Oh yes, we have reason to be skeptical, and while it is nice to have someone actually fighting for us, we have got to remember that this guy was on the other side very recently.
Either he was a sellout from the beginning or he somehow saw the light all of the sudden.

Anonymous Coward says:

Re: Re: Re:

It could also be that media like Techdirt and public perception of the whole thing helped influence his decisions. He knows that if he scammed the public and later benefited from those interests he helped the public will give him a very hard time. That’s not to say he gets no credit for actually considering the public interest here, it’s a good thing in a time where it seems most politicians have absolutely no public shame for putting their own interests over the public interest (ie: secretive meetings with industry interests, secrecy in general and mass surveillance and attempts to go after whistleblowers, etc…).

Teamchaos (profile) says:

Re: Re: Kudos, but...

Sorry. I figured folks could google it.

Here are three sources:

Mason Wheeler (profile) says:

Re: Re: Re: Kudos, but...

These articles only point out that President Obama asked him to consider a certain position, which is a far cry from “Obama changed his mind for him.” As an independent agency of the government, the President of the USA does not have that kind of power over the FCC, either in theory or in practice, because when it comes down to it, he can’t fire Tom Wheeler for not doing what he wants.

Teamchaos (profile) says:

Re: Re: Kudos, but...

The problem being that the FCC is supposedly an independent agency.


Karl Bode (profile) says:

Re: Re: Re: Kudos, but...

We’ve talked about this a little before. There’s nothing wrong with a White House publicly stating a desired outcome:

And while political pressure still may have played a role, that political pressure was the result of grass roots outrage.

JP Jones (profile) says:

Re: Kudos, but...

Um, no. The FCC was already discussing net neutrality regulations before Obama weighed in. As someone already pointed out, the president cannot directly interfere with an agency’s policies.

Really, Obama had nothing to lose by speaking in favor of net neutrality. The news media had already made it a partisan issue so Republicans were going to be unhappy regardless of his position. And everyone else looked at it going “hey, the president is smart!”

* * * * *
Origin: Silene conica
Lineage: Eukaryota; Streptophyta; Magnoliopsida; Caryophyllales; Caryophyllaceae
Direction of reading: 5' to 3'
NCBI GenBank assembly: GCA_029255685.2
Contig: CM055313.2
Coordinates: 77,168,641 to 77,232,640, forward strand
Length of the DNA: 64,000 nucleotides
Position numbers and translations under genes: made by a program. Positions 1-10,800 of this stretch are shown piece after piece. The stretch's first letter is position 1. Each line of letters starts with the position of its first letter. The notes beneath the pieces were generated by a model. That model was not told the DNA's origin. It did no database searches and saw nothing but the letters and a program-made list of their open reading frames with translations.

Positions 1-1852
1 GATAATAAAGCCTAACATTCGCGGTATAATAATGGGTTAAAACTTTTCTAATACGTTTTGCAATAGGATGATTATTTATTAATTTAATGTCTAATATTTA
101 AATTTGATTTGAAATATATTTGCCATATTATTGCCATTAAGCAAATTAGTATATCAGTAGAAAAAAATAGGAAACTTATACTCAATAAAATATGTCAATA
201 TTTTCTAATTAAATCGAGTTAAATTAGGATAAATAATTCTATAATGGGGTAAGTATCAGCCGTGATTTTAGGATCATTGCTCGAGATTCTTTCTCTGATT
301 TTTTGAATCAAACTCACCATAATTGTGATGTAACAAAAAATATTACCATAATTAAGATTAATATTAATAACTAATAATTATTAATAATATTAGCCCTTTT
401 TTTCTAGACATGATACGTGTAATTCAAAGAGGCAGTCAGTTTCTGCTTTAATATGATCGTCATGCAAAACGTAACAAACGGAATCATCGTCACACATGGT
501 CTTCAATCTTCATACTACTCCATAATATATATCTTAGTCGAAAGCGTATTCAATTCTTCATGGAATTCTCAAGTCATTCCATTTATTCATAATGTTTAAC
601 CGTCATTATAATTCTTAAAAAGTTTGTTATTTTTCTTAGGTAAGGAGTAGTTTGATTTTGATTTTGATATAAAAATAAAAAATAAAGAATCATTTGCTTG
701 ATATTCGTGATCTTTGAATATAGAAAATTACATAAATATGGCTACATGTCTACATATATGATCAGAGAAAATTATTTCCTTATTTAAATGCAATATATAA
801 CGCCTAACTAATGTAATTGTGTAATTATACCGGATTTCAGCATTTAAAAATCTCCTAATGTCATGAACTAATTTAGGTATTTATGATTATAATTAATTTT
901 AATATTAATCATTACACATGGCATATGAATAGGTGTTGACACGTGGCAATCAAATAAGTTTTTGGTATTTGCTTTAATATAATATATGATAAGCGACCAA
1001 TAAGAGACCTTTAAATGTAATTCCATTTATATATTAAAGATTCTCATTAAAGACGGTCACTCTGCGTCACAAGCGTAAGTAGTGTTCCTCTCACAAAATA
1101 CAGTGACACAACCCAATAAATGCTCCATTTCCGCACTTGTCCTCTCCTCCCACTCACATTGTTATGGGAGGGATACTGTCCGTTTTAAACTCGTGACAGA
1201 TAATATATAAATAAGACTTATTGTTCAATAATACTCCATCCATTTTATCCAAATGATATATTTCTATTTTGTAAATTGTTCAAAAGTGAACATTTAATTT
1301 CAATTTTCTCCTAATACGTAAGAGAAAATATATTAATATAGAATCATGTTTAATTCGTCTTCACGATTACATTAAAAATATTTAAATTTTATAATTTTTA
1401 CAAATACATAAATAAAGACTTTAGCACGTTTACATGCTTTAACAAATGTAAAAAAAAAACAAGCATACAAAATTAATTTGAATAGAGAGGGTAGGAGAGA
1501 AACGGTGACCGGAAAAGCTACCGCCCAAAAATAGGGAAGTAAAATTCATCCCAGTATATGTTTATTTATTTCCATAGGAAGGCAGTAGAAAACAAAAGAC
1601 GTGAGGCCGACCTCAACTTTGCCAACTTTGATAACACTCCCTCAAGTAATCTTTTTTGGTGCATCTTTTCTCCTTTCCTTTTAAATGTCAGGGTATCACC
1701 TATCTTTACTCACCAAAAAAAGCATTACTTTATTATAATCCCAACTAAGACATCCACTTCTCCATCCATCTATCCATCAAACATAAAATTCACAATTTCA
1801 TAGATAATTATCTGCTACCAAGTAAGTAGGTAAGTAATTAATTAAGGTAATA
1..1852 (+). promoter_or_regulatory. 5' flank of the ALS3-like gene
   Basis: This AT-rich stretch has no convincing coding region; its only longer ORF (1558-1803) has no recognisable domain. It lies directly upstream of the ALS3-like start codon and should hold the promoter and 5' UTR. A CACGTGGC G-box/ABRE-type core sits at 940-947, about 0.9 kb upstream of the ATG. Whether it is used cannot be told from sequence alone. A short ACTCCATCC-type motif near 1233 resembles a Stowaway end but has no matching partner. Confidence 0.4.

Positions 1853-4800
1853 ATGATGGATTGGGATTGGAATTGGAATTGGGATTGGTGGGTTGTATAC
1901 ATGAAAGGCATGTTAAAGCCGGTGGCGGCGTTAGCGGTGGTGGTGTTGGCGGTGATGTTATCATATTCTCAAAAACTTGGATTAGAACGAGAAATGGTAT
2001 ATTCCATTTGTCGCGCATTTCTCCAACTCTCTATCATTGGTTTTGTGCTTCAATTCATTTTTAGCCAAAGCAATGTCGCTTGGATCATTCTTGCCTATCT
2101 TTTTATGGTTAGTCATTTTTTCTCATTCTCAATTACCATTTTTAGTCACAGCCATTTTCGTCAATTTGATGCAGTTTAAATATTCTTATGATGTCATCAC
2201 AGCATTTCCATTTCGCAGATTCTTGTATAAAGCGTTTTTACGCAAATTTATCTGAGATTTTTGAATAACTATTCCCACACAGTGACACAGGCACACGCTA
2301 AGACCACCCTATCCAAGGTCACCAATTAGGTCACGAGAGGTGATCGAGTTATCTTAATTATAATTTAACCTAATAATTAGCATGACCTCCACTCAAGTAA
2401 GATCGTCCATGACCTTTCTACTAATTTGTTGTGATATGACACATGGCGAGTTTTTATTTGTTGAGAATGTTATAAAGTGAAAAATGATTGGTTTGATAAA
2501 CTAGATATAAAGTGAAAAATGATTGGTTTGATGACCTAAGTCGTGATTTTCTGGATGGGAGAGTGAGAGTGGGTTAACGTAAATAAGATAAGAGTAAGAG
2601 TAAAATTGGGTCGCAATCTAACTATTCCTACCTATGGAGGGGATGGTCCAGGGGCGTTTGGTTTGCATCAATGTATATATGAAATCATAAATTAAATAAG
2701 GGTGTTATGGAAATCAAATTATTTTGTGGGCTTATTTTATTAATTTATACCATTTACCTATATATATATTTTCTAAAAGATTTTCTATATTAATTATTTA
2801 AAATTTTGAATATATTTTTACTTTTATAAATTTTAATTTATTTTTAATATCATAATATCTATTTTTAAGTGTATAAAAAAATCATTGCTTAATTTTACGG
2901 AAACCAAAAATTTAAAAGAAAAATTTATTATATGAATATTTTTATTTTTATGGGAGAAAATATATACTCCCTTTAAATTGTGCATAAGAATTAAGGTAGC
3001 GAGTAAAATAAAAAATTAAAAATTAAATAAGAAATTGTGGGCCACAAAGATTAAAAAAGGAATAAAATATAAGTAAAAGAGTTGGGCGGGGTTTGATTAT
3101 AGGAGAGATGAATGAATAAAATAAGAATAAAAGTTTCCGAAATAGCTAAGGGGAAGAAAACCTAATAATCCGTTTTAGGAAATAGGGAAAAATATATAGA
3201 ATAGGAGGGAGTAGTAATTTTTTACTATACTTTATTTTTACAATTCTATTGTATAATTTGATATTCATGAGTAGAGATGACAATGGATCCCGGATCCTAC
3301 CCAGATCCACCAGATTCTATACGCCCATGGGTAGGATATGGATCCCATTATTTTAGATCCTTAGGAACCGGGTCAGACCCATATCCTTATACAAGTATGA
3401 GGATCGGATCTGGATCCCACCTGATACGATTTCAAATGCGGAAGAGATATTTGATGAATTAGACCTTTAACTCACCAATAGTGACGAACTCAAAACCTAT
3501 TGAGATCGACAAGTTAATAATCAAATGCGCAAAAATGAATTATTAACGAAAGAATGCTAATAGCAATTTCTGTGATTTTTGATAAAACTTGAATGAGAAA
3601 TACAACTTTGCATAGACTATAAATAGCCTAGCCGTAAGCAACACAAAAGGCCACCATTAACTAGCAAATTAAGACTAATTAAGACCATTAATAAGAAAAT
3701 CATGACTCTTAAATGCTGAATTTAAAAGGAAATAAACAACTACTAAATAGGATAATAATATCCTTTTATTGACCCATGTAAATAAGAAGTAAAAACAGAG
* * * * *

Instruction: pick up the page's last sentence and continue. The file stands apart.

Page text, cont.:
Not only that, the FCC was going to do it anyway. He basically got a bunch of independent support for free. Good political move (which, let’s face it, if you’re the president you’re probably a pretty good politician) but I doubt it made much of a difference to the actual net neutrality rules being passed.

Anonymous Coward says:

“In fact, if you read profiles on Wheeler, he’s turned out to be a complete 180 from the thinking of a traditional revolving-door regulator, basing his decisions on all available information — even if that data conflicts with previously-held beliefs (a unique alien indeed in 2015).”

If only copy protection laws were based on evidence and data and not on wild speculation, wishful thinking, and politician buying by the ruthless middlemen. Heck, we still get the dishonest shills that come around here and comment with the well refuted and unsupported “it usually takes decades for most works to recover their investment. Why would people invest unless copy protection lengths were so long” lie. When they have to resort to outright lying to make their argument, and repeating the same refuted lies over and over, then you know their argument is garbage.

Anonymous Coward says:

Awesome Karl but... not just no, but HELL NO!

“Perhaps we should make a rule that all future FCC bosses must be on the brink of retirement to avoid what we’ll henceforth call Michael Powell syndrome.”

Wheeler is absolutely the exception not the rule. We need exactly the opposite. Advanced age is much more likely to result in an official that is clueless about the impacts of these sorts of policy decisions on technology and innovation than anything else (e.g. Ted Stevens) instead and hasn’t been corrupted by the behemoth corporate political machine. It’s great the Wheeler is working out but this is like saying that because someone survived a car accident that resulted in the car catching fire due to being able to get out quickly because they weren’t wearing a seat belt, that making a habit of not wearing seat belts in cars is a good idea.